Bagged lining are so nice! You will love this professional hem finish. This is also one of those techniques that might give you a headache at first but will be totally worth the satisfaction and boost in your sewing confidence afterwards. I simplified this tutorial a tiny bit and took tons of photos, so I’m hoping walking you through this process will make it easy and fun.
Let’s get started! I’m demonstrating this technique on the Kennedy coat just because it was easier to show you with a smaller garment. The pieces are the same as the Icon, but the proportions vary. The Kennedy pattern actually doesn’t called for a bagged lining (I wanted to give you a break) but you can add a bagged lining to any coat/jacket pattern that has a lining and I will talk more about that tomorrow. Tomorrow I will also show you the Kennedy hem method which is super easy and not bagged. (And one of these days I will actually release the Kennedy pattern! I’m sorry it is taking so long, I’m just doing finishing touches!)
Okay, let’s get started!
Bagged Lining Tutorial//
To prep your coat for a bagged lining, the outer coat should be finished with the collar basted on.
You lining should be assembled as well, including front facings and sleeves. I scrounged for my lining, using little piece I had laying around, so the sleeves are rayon and the body is cotton. I didn’t have enough to make the horses run the same way so they are just running all over the place ;).
Your lining will have 3 openings. 2 of those are at the bottom of the lining/front facing seam. Leave about 3″ open at the bottom of this seam.
The other opening will be in the lining side seam. Leave 6″ open for turning later.
Clip off 1″ from the bottom of the lining. Leave the facing for now.
To sew the outer coat to the lining turn both inside out and place right sides together. Flip the collar DOWN so it becomes encased in the seam. Now pin the fronts and necklines together, matching the shoulder seams at the neckline. Pin well and stitch around these three edges.
Start and stop 1″ from the bottom of where the facing meets the front coat.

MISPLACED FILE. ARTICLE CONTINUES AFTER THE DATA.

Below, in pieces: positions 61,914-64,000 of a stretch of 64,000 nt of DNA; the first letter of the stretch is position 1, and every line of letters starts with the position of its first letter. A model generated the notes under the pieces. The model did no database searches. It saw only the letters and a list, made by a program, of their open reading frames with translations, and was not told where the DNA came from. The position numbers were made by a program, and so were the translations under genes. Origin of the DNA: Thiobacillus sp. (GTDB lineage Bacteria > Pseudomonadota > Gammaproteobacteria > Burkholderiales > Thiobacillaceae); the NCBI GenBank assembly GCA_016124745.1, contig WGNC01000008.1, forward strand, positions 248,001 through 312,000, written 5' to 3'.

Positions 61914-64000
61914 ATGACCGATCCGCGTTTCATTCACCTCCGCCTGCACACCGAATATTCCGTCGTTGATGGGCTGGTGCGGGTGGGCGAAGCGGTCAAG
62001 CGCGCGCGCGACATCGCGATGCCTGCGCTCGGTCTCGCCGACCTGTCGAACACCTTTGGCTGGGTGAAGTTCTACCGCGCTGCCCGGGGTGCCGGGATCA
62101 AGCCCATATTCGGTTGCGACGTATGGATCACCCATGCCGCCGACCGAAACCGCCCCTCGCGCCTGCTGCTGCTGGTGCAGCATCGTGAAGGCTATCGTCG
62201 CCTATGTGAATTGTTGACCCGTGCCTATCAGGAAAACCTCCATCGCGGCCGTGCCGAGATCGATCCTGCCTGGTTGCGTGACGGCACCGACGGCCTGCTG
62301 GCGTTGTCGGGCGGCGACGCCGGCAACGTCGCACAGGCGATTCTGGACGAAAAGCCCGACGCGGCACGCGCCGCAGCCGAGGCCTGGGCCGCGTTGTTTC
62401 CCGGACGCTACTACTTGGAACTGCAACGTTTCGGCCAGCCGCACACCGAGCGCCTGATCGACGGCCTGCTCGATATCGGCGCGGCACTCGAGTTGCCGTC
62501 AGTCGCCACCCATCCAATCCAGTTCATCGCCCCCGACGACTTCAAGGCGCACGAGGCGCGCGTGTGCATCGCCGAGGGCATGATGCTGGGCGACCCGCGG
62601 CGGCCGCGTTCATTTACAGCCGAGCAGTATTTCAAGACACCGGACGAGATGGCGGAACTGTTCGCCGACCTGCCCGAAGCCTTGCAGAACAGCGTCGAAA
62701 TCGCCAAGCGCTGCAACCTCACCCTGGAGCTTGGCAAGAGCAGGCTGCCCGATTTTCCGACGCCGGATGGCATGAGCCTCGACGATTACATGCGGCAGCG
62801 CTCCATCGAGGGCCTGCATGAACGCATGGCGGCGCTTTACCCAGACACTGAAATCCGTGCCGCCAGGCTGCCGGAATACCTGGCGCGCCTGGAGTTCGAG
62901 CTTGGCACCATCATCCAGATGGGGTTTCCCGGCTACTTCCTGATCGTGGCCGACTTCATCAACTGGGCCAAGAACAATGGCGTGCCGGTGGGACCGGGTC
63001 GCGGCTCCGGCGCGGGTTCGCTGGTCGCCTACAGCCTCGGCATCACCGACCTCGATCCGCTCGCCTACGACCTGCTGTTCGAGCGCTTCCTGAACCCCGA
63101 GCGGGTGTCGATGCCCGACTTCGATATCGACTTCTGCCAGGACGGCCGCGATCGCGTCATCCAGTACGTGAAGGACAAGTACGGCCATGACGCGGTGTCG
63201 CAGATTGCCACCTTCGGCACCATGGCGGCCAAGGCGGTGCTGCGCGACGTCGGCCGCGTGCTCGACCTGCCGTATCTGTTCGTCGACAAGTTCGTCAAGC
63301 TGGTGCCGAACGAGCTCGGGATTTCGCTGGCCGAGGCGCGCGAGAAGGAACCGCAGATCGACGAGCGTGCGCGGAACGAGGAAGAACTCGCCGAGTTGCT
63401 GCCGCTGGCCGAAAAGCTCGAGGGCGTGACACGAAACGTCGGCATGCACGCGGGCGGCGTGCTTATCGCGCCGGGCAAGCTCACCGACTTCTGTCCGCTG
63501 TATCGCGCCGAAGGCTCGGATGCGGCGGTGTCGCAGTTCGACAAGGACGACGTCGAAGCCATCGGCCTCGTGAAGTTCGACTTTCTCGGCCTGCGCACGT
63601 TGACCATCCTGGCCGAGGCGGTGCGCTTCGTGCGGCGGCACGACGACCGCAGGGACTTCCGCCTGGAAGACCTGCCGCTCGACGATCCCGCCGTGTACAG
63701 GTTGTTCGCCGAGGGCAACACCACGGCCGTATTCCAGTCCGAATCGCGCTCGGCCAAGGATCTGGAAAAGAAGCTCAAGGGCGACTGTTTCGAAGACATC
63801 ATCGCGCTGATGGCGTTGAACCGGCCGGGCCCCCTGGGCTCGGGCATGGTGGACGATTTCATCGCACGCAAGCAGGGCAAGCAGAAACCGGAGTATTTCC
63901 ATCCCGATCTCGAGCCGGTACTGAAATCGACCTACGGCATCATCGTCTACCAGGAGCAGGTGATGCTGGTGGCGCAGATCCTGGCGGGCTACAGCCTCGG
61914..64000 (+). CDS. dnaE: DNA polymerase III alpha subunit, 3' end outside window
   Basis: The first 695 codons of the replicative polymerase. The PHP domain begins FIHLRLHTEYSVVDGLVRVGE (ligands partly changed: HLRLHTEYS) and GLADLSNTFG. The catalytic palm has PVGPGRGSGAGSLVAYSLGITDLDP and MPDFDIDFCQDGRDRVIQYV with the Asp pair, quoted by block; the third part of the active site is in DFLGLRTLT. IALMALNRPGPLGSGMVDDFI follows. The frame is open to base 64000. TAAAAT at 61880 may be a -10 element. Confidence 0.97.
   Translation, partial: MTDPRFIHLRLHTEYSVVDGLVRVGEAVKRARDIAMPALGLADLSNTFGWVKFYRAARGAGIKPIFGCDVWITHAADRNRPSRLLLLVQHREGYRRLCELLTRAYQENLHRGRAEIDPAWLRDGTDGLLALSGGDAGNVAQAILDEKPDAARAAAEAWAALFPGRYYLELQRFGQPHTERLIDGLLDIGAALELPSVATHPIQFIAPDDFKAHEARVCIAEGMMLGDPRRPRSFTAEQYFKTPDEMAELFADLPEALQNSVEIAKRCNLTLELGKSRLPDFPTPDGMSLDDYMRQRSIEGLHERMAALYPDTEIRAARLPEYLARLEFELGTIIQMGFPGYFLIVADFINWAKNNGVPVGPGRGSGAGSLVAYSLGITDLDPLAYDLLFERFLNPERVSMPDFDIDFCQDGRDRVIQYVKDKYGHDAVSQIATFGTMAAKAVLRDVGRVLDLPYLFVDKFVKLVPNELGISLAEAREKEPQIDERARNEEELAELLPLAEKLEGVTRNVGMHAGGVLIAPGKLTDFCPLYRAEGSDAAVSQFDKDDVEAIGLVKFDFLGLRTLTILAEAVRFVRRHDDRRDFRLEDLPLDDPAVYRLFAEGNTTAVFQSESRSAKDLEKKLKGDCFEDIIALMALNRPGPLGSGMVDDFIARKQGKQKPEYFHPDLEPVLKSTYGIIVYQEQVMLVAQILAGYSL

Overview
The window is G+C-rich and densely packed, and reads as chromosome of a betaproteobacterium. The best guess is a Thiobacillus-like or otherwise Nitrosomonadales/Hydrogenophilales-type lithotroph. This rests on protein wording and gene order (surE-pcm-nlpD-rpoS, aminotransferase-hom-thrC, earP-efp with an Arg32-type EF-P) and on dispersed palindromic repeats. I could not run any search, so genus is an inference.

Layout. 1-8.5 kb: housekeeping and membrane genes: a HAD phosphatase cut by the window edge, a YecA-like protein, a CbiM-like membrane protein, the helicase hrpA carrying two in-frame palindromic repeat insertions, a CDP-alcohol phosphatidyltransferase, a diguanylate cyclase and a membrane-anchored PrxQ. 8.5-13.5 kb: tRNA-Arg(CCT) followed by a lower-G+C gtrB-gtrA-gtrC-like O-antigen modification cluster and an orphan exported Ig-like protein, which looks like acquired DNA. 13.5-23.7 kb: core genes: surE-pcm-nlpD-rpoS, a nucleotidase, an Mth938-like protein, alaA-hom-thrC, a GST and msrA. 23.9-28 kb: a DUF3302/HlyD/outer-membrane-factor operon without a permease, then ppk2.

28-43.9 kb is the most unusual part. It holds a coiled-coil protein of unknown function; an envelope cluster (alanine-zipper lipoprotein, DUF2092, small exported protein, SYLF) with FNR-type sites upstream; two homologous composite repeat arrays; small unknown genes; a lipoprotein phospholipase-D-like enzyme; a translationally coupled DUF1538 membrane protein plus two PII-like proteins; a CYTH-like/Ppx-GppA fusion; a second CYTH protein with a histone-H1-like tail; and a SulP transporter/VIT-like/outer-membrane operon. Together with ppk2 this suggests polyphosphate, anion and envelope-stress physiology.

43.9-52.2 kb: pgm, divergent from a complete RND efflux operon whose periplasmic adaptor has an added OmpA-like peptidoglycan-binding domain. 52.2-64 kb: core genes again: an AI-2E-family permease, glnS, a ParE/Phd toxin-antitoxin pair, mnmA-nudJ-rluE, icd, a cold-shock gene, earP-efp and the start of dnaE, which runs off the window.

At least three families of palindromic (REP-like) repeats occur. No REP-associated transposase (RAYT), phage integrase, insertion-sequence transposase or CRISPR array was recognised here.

Now we are going to baste the hem of the outer coat. Fold up 1″ and pin.
Here is a view of the other side. The coat hem is flipped up 1″ and pinned all the way across the hem. Leave the facing and lining alone for now.
Beginning 3″ from the front, stitch hem in place at 1/4″ from fold with a baste stitch.
Here is a view of the outer hem (folded and basted, the facing (still long) and the lining (trimmed 1″). I think the most confusing part of this process is keeping track of all the different pieces and lengths, so hopefully this photo will give you a good checkpoint.
Now lay coat flat. We are focusing on the facing and outer hem right now. Clip the outer hem right where it lines up with the facing.
The clip should go 7/8″ and butt up against the stitching you just made at the hem fold.
Now stitch from the corner to the edge of the hem.
Clip the excess fabric.
Pull the lining out from under the coat like so:
Now match lining with hem with right sides together.
Pin all the way across.
View from the other side:
Now stitch all the way across them hem at 3/8″.
Trim all the corners of your coat and flip it rightside out through the hole in your lining.
Remove baste stitches at hem. Give your hem a good press, focusing on this corner.
Now you’ll need a needle and thread for finishing. Fold under the facing, catching the little bit of lining underneath.
Slip stitch this section closed.
Once you’ve done that you have three options to finalize the hem.
1) Press really well
2) Topstitch bottom edge of coat with matching thread.
3) Finish hem with hand stitching.
Your choice may depend on the type of fabric you are using and how you like the way the hem looks. I prefer to have the hem pressed well without topstitching or using a hand stitch to keep the hem flat. It is up to you though!
And you’re done! Not that bad, huh? Now you can admire your bagged lining!
This is great, but what about the sleeves?
I did a simple foldover hem on the sleeves. I figured after the bagged lining we all needed a break. It still looks nice and the lining is just tucked into the main fabric inside :)
Excellent. I have never done a lining…thank you for the tutorial. Now I won’t have to wing it :)